The nine-year-old stirred to a dull noise – and muffled voices. In the darkness of the night, he saw his mother Ramandeep sitting astride his father Sukhjeet, “pressing a pillow down on his face”. As she paused, another familiar figure, “Mithu uncle”, landed two hard blows with a hammer on Sukhjeet’s head. The body stirred weakly. “Uncle then handed over a knife”, with which Ramandeep “slit” Sukhjeet’s neck. The nine-year-old squeezed shut his eyes, pulled the sheet over his face and “pretended to be asleep”.
It was this statement by Ramandeep Kaur’s elder son – recorded by the police and now part of court records – that sealed her fate and that of Gurpreet Singh alias Mithu (36).
On October 7, the Shahjahanpur district court handed the death sentence to Ramandeep, 38, for allegedly murdering her husband Sukhjeet Singh alias Sonu – both British nationals – seven years ago, on September 2, 2016, at Sukhjeet’s family home in Basantapur village of Shahjahanpur, Uttar Pradesh. Sukhjeet’s childhood friend Gurpreet was declared her accomplice and awarded life imprisonment. The court also held Gurpreet guilty under the Arms Act. After the sentencing, Ramandeep and Gurpreet, who have been out on bail, were taken into custody and sent to Shahjahanpur district jail.
In its order, the court, while handing out a higher degree of punishment for Ramandeep, said her case was different from that of her “lover” Gurpreet since she had “failed to maintain the bond of marriage”.
Move to UK, finding love
It was in 2001-2 that Sukhjeet, who had studied till Class 12, moved to Slough, a town to the west of London, to be with his sister Kulwinder and her husband Kuldip, who ran newspaper delivery vans.
In Slough, Sukhjeet opened a pizza shop and also doubled up as a building contractor. It was while working on one of his projects – building an Italian’s house in Slough – that he first met Ramandeep.
The second of three daughters of chocolate factory employee Paul Singh Mann and Amarjit Kaur Mann, Ramandeep worked at a shop in Slough and lived in the same neighbourhood where Sukhjeet had his building project.
The two started seeing each other, though Ramandeep’s family wasn’t happy about her choice of partner, says Sukhjeet’s brother-in-law Kuldip, who now lives in Oxford, where he runs five liquor stores.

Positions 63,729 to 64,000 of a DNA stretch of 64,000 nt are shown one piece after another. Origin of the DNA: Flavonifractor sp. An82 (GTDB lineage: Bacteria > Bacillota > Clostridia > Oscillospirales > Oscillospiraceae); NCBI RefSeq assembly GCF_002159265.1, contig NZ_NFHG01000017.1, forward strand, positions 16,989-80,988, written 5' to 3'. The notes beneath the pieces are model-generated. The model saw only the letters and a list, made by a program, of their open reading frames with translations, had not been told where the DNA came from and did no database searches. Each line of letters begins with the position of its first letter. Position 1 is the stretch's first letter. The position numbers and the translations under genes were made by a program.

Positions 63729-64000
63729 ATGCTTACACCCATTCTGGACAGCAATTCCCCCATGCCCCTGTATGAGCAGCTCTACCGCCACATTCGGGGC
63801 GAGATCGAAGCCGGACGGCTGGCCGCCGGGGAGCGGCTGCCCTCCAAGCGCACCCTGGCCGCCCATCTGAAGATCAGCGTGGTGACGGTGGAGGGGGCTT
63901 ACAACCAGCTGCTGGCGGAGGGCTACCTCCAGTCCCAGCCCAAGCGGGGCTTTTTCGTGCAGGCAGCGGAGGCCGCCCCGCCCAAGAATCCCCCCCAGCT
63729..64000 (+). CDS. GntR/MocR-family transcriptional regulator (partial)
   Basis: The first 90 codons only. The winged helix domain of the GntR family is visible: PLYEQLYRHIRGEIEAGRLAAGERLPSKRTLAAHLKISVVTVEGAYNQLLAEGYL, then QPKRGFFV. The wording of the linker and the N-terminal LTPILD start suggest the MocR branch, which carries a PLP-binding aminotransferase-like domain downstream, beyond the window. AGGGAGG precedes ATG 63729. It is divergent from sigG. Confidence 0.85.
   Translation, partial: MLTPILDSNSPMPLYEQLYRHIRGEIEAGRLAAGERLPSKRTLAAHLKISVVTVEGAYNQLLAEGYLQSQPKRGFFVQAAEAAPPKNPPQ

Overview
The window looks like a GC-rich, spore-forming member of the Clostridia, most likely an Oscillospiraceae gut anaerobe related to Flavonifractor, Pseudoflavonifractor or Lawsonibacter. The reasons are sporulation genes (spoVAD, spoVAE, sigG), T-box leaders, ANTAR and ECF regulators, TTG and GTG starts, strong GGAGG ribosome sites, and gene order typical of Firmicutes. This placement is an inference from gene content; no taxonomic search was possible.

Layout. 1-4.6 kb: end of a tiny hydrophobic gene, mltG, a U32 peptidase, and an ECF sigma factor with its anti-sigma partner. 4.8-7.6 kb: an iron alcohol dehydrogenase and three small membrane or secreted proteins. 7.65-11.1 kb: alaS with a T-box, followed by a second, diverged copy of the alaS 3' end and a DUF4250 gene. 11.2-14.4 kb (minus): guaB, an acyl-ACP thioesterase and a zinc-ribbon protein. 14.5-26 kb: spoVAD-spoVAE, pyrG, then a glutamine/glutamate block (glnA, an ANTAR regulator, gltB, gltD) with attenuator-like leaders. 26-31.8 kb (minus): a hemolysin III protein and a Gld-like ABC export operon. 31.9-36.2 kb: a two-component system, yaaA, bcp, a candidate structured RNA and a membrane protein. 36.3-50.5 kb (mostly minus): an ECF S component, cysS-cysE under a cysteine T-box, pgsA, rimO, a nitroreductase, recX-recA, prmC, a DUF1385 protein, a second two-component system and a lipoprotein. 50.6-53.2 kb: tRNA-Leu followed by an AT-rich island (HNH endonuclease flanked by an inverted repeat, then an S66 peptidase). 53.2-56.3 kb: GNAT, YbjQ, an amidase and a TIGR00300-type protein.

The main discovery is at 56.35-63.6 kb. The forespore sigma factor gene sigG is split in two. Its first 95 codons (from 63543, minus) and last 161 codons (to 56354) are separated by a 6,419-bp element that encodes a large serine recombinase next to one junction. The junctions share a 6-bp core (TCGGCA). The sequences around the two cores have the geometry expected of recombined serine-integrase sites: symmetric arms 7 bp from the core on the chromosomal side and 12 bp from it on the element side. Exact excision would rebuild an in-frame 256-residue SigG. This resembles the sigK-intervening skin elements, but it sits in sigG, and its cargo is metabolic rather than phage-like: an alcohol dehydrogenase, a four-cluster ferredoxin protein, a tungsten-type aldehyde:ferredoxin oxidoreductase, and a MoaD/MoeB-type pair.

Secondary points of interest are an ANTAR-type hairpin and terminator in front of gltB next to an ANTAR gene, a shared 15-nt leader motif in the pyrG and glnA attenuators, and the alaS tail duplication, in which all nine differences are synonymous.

“Ramandeep’s family had established deep roots in the UK over many generations. They are part of the centuries-old Punjabi community in the country and didn’t like it that their daughter had chosen someone who they saw as an upstart. But Ramandeep put her foot down; she even set aside her earlier engagement to be with Sonu (Sukhjeet),” said Kuldip Singh, talking to The Indian Express on phone.
In 2005, the couple tied the knot at a gurdwara in Slough, with Ramandeep’s parents in attendance. The Indian Express reached out to her parents but they refused to comment on the case.
A day after their wedding, Ramandeep and Sukhjeet flew down to India, spending time at his ancestral village Basantpur, in Shahjahanpur, where his mother Bans Kaur lived with her pet German Shepherd and a helper.
“They spent nearly six months in India, waiting for the day when Ramandeep’s parents would finally accept their union. So we were shocked and devastated at how things turned out. Ramandeep, who had once defied her parents to marry Sonu (Sukhjeet), was now accused of killing him. It was beyond anyone’s imagination,” says Mahinder Kaur, Sukhjeet’s relative in Punjab’s Harnampur village with whom he spent much of his adolescent years.
In 2013, Sukhjeet and Ramandeep, by now parents to two children, moved from Slough to Derby, in the central English county of Derbyshire, where he started working as a lorry driver while continuing to dabble in building projects, doing well enough to buy two houses and cars.
Sitting in her double-storey home, located in the middle of the family’s 20-acre agriculture field, Sukhjeet’s mother Bans Kaur says, “During my time there, I never thought there was anything suspicious about Ramandeep. All was well till that other man walked into their lives.”
Childhood friends who drifted apart
Nearly eight years ago, in the October of 2015, at his home in Derby, an excited Sukhjeet is said to have announced to sister Kulwinder, “Ajj mainu Mithu labh gaya (I found Mithu today).”